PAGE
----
TikZ seems to graph the cube root function with the code provided - on the positive x-axis. Why isn't TikZ plotting the whole graph?



\noindent \hspace*{\fill}
\begin{axis}[width=6in,axis equal image,clip=false,
    axis lines=middle,
    domain=-10:10, samples=201,
    restrict y to domain=-2.5:2.5,
    axis line style={latex-latex},
    ticklabel style={font=\tiny,fill=white},
    xlabel style={at={(ticklabel* cs:1)},anchor=north west},
    ylabel style={at={(ticklabel* cs:1)},anchor=south west}
\addplot[samples=501,domain=-10:10,blue] {x^(1/3))} node[above,pos=0.9]{$\scriptstyle{y} = f(x)$};

  • 2
    Probably because of the mathematical definition of x^{1/3}: exp(ln(x)/3). That's the way it is defined in any pocket calculator. – Bernard Oct 12 '14 at 0:29
  • @Bernard Thanks for the information. How do I get a plot of the cube root function? – Adelyn Oct 12 '14 at 0:37
  • 1
    Make two plots: one between -10 and -0.0001, say, of -(-x)^(1/3), and one between 0.0001 and 10 of x^(1/3). Not sure how tikz works, but mathematically, you'll have problems at 0, hence the very small but non zero values. However if tikz has a sign and an abs function (I don't know: personally I do these things with pstricks), it might be simpler to plot sgn(x)(abs(x))^(1/3)between -10 and 10. – Bernard Oct 12 '14 at 0:48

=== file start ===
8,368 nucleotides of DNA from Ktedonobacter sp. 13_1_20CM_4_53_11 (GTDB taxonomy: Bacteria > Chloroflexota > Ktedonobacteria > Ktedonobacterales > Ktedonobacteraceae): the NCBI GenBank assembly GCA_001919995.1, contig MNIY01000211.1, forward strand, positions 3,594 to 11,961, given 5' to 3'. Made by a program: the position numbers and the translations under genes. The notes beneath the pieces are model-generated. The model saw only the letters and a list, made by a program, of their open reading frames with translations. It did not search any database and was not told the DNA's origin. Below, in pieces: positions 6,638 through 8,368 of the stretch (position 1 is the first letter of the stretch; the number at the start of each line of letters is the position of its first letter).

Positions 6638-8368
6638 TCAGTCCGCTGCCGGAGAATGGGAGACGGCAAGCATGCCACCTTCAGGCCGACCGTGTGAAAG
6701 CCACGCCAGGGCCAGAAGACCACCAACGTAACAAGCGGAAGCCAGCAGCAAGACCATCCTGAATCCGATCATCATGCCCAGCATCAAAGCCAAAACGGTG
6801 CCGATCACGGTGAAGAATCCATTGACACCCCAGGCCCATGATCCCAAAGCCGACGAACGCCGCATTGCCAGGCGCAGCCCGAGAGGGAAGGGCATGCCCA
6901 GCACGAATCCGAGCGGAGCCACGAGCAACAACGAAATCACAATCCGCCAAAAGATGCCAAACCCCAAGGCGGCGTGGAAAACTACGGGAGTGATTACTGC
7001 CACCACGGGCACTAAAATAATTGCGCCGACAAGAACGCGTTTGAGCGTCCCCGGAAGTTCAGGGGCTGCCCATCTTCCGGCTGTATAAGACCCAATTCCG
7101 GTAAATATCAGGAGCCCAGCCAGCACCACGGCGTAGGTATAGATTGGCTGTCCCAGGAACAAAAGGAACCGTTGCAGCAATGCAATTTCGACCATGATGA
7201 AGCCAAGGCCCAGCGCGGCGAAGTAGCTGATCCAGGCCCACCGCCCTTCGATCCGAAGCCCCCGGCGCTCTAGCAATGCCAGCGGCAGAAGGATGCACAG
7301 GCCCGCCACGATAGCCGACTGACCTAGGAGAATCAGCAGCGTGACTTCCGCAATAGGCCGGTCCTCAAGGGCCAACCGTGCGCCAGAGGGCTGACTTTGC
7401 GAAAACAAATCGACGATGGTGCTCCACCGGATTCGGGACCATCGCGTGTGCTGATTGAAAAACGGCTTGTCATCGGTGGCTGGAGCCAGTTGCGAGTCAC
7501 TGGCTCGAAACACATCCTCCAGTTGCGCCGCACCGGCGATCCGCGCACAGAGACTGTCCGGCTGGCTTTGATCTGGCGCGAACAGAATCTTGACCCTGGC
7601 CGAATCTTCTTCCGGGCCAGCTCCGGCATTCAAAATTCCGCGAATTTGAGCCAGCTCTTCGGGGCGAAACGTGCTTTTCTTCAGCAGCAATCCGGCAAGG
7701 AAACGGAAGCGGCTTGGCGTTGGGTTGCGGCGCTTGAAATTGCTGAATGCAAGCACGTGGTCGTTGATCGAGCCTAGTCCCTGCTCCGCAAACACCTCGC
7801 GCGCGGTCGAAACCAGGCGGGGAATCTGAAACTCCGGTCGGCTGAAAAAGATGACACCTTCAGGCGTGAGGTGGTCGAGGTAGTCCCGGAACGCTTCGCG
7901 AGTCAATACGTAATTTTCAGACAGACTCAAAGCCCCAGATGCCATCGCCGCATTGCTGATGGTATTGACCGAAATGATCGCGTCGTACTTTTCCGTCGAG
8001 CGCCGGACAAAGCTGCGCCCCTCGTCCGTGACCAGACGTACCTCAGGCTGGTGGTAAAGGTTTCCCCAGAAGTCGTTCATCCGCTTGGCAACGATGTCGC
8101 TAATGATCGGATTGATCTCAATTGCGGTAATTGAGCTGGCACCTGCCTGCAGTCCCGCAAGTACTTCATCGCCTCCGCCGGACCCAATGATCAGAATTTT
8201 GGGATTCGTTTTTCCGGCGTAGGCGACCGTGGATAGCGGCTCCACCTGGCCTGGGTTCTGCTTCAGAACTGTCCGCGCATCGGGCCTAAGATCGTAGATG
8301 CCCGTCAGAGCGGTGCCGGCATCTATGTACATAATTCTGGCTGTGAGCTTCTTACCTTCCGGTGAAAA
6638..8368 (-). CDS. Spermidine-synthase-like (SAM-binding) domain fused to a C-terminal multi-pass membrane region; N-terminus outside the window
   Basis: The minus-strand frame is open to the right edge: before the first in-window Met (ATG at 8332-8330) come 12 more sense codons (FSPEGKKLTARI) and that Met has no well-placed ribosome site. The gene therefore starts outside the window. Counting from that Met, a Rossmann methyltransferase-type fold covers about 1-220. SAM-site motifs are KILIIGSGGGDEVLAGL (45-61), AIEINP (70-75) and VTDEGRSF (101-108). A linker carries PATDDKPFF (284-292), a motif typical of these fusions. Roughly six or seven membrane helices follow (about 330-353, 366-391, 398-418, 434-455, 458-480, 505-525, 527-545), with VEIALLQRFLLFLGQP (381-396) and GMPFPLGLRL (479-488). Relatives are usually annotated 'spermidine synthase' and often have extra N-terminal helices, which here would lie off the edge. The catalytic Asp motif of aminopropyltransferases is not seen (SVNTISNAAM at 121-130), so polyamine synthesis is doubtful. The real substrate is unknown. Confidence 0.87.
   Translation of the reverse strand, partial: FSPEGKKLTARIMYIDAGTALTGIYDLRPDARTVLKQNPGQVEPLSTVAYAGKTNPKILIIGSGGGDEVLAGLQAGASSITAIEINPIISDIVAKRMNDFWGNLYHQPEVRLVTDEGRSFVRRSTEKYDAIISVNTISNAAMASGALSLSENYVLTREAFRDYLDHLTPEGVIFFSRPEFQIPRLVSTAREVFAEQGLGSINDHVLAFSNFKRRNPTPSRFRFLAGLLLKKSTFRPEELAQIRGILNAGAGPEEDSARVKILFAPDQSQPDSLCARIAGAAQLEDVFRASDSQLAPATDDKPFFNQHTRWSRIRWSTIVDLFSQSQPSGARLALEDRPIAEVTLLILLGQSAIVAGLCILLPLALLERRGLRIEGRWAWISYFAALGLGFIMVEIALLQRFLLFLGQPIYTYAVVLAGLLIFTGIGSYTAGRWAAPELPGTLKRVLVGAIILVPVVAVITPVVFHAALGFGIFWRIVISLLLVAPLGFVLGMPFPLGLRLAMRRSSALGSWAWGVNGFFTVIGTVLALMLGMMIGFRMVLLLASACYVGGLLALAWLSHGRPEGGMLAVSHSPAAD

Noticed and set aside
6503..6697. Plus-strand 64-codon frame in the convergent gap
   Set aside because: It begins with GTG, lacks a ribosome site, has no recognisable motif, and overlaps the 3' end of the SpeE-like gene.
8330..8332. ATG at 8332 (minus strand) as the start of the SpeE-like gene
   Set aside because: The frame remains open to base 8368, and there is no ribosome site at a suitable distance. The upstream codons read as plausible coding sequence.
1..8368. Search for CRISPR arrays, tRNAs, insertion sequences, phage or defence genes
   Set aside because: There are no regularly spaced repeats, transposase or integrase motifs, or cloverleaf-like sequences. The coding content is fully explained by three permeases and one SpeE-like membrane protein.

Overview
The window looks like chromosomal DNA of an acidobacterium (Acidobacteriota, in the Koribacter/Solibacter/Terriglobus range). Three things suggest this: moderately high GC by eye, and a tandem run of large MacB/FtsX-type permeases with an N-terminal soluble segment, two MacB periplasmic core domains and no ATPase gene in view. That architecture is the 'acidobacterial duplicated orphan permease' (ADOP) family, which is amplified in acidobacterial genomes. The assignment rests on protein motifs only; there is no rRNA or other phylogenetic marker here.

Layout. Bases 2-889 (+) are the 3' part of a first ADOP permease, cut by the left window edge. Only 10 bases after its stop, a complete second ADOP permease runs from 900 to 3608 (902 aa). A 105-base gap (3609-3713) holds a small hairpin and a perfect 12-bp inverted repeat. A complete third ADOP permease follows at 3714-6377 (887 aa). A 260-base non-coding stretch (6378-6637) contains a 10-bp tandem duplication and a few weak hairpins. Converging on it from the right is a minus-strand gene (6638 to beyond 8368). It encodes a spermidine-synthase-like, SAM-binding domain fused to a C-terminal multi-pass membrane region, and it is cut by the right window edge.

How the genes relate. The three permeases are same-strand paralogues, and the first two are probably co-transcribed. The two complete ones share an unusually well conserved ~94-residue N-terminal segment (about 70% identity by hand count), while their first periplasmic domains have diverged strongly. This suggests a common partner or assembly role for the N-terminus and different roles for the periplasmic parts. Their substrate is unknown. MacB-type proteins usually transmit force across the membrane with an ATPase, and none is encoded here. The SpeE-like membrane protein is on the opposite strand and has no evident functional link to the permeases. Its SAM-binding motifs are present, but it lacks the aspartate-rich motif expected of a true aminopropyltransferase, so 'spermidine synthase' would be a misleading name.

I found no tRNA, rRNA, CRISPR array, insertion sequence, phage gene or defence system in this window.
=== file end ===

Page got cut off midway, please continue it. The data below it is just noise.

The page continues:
• 2
    Does PGF Math Function to compute cube root solve your problem. – Peter Grill Oct 12 '14 at 1:55
  • 1
    Another approach would be to compute a Talor's series or use successive approximation. But Tikz actually uses lookup tables for all the nonlinear math functions, so simply constructing an array of values and importing into LaTeX is ultimately the best approach. – John Kormylo Oct 12 '14 at 19:51

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